January 3, 2014
For children who take medication for ADHD (attention deficit hyperactivity disorder), is discontinuing their medication for travel a sensible option?
Here are some thoughts:
1. You’re not alone in having to face this question. One in ten American children have been labeled as having ADHD. Four to five million take medication. And the numbers are climbing: children with ever milder behavioral issues are being classified as having ADHD, more schools are recommending children be medicated, and there is less stigma than in the past about having ADHD and being on medication.
2. Believe it: human behavior is profoundly affected by drugs. The vast majority of health professionals, teachers, and parents believe that the correct medication, properly dosed, improves focus and reduces activity, impulsivity, and inattention. This in turn prevents children from developing anger and hopelessness, for example, due to repeatedly being disciplined for behavior that they are unable to control.
3. Why then even consider discontinuing ADHD medication for travel? Medicating children remains controversial, and rightly so. (See NY Times, December 15, 2013. The Selling of Attention Deficit Disorder.) Medications may have serious side effects. Discontinuance is the only reasonable way to judge if medication is still necessary. Medication is given mainly to control school behavior. Non-school periods may be less stressful – and may be the best time to judge if kids can function drug-free.
4. But travel may be just the time that children with ADHD need medication most. Travel eliminates the cornerstone of behavior modification: routine, routine, routine. Worse, it substitutes situations that trigger impulsive behavior – eating meals in restaurants, dealing with strangers, and sleeping in new surroundings, for example. If discontinuing medication does cause problems, those problems are best handled at home. There is some evidence that continuous medication controls symptoms better than stopping and starting.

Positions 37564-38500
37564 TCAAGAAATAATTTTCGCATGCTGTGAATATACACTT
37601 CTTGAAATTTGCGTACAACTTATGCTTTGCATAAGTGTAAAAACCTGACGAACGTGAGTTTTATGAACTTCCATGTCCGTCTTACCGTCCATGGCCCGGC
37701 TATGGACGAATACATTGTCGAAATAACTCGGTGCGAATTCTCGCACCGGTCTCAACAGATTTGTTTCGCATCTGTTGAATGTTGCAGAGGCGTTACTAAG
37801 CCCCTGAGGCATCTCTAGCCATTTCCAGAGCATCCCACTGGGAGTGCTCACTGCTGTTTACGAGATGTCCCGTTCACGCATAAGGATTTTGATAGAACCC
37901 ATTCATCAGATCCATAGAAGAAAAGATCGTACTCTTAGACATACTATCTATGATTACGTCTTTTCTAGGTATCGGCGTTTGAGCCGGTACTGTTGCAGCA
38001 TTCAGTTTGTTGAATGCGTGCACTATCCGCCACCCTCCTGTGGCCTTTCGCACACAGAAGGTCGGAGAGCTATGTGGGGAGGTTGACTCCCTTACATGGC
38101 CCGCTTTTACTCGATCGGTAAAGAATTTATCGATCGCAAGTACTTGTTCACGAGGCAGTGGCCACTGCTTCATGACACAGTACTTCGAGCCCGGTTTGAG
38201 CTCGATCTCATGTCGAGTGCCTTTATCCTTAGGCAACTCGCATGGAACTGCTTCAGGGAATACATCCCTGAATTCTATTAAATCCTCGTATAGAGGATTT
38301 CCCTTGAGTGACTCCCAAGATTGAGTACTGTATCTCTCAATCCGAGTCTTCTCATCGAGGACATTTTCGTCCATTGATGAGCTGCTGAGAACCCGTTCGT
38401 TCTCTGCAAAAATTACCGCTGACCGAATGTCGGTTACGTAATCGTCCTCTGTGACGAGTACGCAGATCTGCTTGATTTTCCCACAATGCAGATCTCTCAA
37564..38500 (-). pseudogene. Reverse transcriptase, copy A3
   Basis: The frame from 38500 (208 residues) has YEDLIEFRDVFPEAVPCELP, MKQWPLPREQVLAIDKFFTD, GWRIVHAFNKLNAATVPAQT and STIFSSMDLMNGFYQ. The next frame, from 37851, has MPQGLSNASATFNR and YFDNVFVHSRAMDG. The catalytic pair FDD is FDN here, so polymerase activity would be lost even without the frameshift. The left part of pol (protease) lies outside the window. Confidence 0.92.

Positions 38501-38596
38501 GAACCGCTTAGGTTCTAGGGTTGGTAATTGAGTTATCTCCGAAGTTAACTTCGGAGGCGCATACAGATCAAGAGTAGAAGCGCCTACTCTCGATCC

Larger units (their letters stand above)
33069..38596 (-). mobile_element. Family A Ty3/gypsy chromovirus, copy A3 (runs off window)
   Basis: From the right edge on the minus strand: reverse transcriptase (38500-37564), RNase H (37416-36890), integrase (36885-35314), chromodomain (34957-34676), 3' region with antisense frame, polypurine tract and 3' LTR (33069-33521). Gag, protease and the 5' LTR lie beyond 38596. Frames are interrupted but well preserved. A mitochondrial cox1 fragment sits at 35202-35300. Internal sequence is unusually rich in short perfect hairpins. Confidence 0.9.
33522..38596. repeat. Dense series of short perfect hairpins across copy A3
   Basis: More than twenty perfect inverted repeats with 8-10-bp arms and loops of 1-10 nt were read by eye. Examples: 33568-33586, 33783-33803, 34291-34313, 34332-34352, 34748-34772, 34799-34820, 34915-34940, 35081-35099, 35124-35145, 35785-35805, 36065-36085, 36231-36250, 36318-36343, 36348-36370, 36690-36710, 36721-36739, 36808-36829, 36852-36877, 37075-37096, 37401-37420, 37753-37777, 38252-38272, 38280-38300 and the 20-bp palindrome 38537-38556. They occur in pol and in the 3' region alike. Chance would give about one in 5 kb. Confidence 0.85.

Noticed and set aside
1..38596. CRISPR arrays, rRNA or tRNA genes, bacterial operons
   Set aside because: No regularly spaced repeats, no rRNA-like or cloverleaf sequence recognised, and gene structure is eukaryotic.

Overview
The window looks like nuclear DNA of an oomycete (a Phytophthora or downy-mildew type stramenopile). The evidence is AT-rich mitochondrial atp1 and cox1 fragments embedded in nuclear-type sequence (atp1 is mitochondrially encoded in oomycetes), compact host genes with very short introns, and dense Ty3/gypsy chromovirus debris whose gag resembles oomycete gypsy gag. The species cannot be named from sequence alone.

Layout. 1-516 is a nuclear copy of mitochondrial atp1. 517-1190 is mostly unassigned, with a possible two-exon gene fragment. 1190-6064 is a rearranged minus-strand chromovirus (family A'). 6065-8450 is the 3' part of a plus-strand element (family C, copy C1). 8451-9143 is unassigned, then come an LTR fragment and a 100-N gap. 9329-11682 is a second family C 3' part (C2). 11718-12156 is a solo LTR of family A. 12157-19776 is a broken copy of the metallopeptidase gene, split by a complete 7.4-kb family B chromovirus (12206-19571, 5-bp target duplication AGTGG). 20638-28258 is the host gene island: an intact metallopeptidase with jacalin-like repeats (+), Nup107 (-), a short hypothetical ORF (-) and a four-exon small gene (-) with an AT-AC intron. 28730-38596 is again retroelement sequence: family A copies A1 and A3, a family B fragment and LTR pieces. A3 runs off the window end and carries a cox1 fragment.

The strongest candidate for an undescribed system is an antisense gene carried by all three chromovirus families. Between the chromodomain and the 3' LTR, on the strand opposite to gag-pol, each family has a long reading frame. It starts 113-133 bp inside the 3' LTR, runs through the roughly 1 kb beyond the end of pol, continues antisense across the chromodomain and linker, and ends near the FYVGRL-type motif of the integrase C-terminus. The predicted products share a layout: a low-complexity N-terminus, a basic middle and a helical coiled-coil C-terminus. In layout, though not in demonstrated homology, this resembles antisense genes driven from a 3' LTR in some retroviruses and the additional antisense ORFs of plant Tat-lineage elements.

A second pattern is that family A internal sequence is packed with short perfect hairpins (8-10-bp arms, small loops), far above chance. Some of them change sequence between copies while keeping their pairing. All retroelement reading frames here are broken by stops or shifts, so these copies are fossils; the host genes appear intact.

5. Discontinuing medication should be based on three considerations. One: the child’s chief issues. If it is lack of focus with little or no hyperactivity or inappropriate behavior, a “drug holiday” may be reasonable. If the main issue is hyperactivity, impulsiveness, and fearlessness, discontinuance in new surroundings increases the risk of accidents, getting into trouble, and becoming lost. One positive sign for discontinuing is that the child has been well controlled with medications in recent months and did well on previous drug holidays.
6. The 2nd consideration: practical issues. How much structure and discipline can you provide on the trip and are you prepared to deal with serious behavior issues should they occur? Does your upcoming trip involve features that could be troublesome (for example, long car rides or overnight flights)? Will poor behavior adversely affect other children in your family or host families you will visit? Does the child want to stop medication (many will not)? Does the child have other issues, anxiety or depression, for example? Consult your child’s health professionals.
7. The 3rd consideration: which ADHD medication is your child taking? More than a dozen drugs exist and fall into two categories, stimulants and non-stimulants. Stimulants – Adderall, Concerta, Ritalin, and Vyvanse, for example – lend themselves better to stopping. They become effective within hours of starting and stop working hours after stopping. Non-stimulants – chiefly, Stattera – require days to become effective and remain active, with decreasing effectiveness, for many days, perhaps weeks, after the last dose.
8. Travel-related activities may change the desired effect of ADHD medication. Medications are dosed to control behavior at specific times of the day when “meltdowns” tend to occur (school hours, late afternoon, and bedtime), but not interfere with sleeping. Travel can change meltdown hours and bedtime, especially if travel is through many time zones. Travel-related medications (anti-motion sickness substances, for example) may alter the desired effects of ADHD substances. Check with your prescriber.
9. Carrying certain ADHD medication may cause problems abroad. Keep items in their original, labeled containers; carry only a reasonable amount; and have a letter from the prescriber. Many ADHD drugs are derivatives of amphetamines, a substance tightly controlled or banned in some countries. However, reports of travelers having legal problems for carrying these drugs are extremely rare. If you carry a three-month supply, for example, check with the consulate of the country you visit.
10. Should you stop medicating ADHD children for summer camp? Some parents do so without informing the camp. This can place the child and a whole group at risk. Camp activities require children to be focused, alert and cooperative. Making friends is often an issue. Camp directors are generally familiar with ADHD issues and should be included in discussions about discontinuing medication.